Perhaps you’re battling allergies with an arsenal of over-the-counter medications. You pop your antihistamine every morning and you’re good—or maybe not. For some people, allergy drugs aren’t enough to keep the symptoms at bay, and the drugs can present unwanted side effects, too.
Fortunately, there are other options out there for allergy treatment, but many people are on the fence trying to decide whether to stay the course with pills and nasal sprays or seek a more lasting solution.
Long-term relief is available in the form of immunotherapy. Medications can minimize symptoms, but they don’t continue to work after you stop taking them. In other words, if you stop the pills, the symptoms come right back. Allergy immunotherapy, on the other hand, desensitizes your body to triggers in the environment so that over time, it can be as though you never had allergies in the first place.
But your choices don’t end there. If you decide that allergy immunotherapy is for you, you can get it in the form of allergy shots or allergy drops that absorb under the tongue.
So many choices! But don’t be overwhelmed. The purpose of this blog is to help make those choices easier. If you are re-examining your approach to allergies, here are some questions and answers to guide your decisions.
Deciding Between Medications and Allergy Immunotherapy
Are you concerned about the side effects of allergy medications?
If so, you may want to consider immunotherapy, which is a natural allergy treatment with minimal side effects.
How effective are your current allergy medications?
If your meds are doing a good job of keeping your symptoms in check and you aren’t bothered by their side effects, medications may be the best fit for you.
How long do your allergies last?
If your allergy symptoms only make you feel bad for a few weeks of the year, you can probably get by with over-the-counter or prescription medications. If you experience symptoms for more than a few months of the year, you may be a candidate for allergy immunotherapy.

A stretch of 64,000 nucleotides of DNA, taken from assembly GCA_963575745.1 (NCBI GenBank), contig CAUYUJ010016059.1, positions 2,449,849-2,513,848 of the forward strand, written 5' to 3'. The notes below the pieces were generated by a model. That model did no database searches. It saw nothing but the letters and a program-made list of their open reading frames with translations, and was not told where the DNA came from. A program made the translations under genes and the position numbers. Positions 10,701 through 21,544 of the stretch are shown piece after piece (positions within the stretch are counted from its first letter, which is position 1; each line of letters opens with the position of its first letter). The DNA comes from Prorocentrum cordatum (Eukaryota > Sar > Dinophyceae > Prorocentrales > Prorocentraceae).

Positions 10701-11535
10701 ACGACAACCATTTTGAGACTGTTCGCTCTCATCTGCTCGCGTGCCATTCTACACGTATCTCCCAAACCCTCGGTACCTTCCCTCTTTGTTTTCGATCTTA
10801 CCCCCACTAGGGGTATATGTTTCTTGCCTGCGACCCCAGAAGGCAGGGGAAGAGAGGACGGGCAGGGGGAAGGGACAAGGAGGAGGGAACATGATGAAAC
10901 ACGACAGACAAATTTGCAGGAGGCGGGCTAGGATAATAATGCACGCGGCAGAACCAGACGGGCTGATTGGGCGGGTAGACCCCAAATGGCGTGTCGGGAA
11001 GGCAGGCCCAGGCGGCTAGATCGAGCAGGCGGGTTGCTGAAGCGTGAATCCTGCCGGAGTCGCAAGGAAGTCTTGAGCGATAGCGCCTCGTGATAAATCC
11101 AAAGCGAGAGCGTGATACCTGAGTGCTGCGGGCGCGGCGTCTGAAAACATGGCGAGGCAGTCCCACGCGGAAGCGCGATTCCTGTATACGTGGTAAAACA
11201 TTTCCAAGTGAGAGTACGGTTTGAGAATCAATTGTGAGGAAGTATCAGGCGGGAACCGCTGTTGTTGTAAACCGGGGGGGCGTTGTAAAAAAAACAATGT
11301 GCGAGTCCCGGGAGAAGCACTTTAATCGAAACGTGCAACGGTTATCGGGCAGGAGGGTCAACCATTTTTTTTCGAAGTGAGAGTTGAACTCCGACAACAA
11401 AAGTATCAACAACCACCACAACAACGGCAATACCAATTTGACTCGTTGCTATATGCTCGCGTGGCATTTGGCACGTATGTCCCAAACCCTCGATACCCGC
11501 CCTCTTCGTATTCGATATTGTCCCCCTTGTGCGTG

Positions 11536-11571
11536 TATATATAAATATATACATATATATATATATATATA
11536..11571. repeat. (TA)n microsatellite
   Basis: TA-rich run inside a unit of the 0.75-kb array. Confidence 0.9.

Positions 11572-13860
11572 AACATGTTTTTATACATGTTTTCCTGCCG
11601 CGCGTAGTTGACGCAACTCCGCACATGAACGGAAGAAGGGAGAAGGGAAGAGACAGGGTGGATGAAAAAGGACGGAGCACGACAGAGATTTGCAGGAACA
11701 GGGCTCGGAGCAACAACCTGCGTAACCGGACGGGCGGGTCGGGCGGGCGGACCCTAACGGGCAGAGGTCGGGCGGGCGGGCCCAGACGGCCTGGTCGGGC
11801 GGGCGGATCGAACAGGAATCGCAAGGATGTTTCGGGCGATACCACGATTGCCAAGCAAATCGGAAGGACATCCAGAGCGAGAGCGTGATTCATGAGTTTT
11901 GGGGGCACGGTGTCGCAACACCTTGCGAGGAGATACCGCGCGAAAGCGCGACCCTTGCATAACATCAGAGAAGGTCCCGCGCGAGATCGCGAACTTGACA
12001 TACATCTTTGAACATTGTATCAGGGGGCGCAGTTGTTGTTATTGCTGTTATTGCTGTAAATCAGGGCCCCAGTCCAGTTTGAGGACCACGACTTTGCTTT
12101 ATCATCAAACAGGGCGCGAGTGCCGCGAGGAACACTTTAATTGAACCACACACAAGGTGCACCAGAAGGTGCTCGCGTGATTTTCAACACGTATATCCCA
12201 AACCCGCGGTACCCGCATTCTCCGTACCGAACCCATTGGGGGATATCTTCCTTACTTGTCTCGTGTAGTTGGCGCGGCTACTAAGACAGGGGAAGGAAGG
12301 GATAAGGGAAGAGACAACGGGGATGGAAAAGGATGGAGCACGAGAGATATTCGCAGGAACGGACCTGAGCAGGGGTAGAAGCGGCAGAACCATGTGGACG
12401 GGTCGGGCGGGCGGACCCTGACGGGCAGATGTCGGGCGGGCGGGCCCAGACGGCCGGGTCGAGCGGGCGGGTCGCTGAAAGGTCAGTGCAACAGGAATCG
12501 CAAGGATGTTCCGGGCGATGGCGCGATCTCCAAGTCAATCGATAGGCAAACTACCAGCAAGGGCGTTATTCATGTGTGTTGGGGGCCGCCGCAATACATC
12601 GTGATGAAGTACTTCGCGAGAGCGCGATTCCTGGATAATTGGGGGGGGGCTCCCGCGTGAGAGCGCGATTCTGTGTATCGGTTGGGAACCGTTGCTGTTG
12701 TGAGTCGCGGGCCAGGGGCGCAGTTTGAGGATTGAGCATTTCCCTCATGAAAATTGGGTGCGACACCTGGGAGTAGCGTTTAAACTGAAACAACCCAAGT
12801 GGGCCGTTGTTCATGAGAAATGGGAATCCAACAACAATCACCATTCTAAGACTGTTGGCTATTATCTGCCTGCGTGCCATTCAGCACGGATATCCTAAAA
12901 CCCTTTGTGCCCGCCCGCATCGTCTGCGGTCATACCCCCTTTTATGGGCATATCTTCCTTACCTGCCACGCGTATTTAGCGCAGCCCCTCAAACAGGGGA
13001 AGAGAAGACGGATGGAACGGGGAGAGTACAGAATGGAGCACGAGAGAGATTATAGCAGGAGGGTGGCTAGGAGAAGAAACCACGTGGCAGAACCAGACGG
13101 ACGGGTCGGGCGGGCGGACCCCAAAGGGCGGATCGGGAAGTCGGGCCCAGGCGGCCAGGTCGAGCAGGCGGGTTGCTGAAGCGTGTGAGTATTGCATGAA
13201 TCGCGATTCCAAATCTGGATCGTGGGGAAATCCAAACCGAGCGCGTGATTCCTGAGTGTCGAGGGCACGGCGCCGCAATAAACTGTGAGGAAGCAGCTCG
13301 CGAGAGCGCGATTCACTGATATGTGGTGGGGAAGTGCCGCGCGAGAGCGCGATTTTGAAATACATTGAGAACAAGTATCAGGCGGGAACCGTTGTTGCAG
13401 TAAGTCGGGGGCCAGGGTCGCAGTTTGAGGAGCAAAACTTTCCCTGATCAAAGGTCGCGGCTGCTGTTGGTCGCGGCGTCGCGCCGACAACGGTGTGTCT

How severe are your allergies?
Even if your allergies don’t last for months on end, if they are so severe that they completely derail your quality of life when they hit, talk to your doctor about immunotherapy.
Are you concerned about your nasal allergies turning into asthma? Or if you have asthma already, are you worried about it getting worse?
Most cases of asthma have their root in allergy, so as your allergies worsen, you may begin to see signs of wheezing and asthma. If you already have asthma, a bad allergy season can escalate your symptoms. If you see your allergies tending toward wheezing and asthma, or worry about your asthma getting out of hand, talk to your doctor about addressing the underlying allergy through immunotherapy. Asthma medications can treat the symptoms, but they can be very expensive and aren’t always fully effective.
Are you concerned about ongoing ear and sinus infections?
An occasional ear or sinus infection is normal, but if you notice these infections recurring frequently, allergy may be the culprit. Allergies cause inflammation, and inflammation of the tissues in the ears and sinuses can obstruct the normal flow of mucus and lead to the development of bacteria that cause infections. In extreme cases, frequent ear infections can damage the eardrum and the structure of the middle ear, leading to impaired hearing. If you keep getting these infections, discuss immunotherapy with your physician.
Deciding on the Right Approach to Immunotherapy
If you opt to pursue immunotherapy, here are a few more important questions to ask yourself to decide between subcutaneous immunotherapy (allergy shots) and sublingual immunotherapy (under-the-tongue allergy drops):
How much time do you have to commit to immunotherapy?
Shots are much more time-consuming than allergy drops because they have to be administered under direct physician supervision. Before you commit to shots, make sure that you have time to go to the doctor’s office a couple of times per week for injections over the course of many months. If this is going to clash with your work schedule or take too much time away from your family, consider sublingual allergy drops.
Are you afraid of needles?
For some people, a couple of shots in the arm each week for allergies may not be a big deal. If you’re scared of needles, though, sublingual immunotherapy can be a less traumatic option.
Does your child need allergy immunotherapy?
If you’re researching the options for a child who suffers from allergies, you need to take a couple of things into account. First, they may not be old enough for allergy shots; most doctors won’t prescribe them to kids age 7 or younger. That’s little consolation, however, for a toddler who deals with allergy-induced asthma or constant nasal congestion. Fortunately, sublingual immunotherapy has been shown to be safe for children under age 5. Allergy drops for kids are also less invasive than shots, so there aren’t as many issues with fear and resistance.
Though it’s always best to discuss important health decisions with your physician, the questions listed above can help you be more informed about the different options available to you.
Allergies don’t affect the quantity of life, but they can certainly eat away at your quality of life. If you find yourself feeling rotten with each new allergy season, re-evaluate your approach to your allergies and explore new treatments for ending the cycle of allergic misery.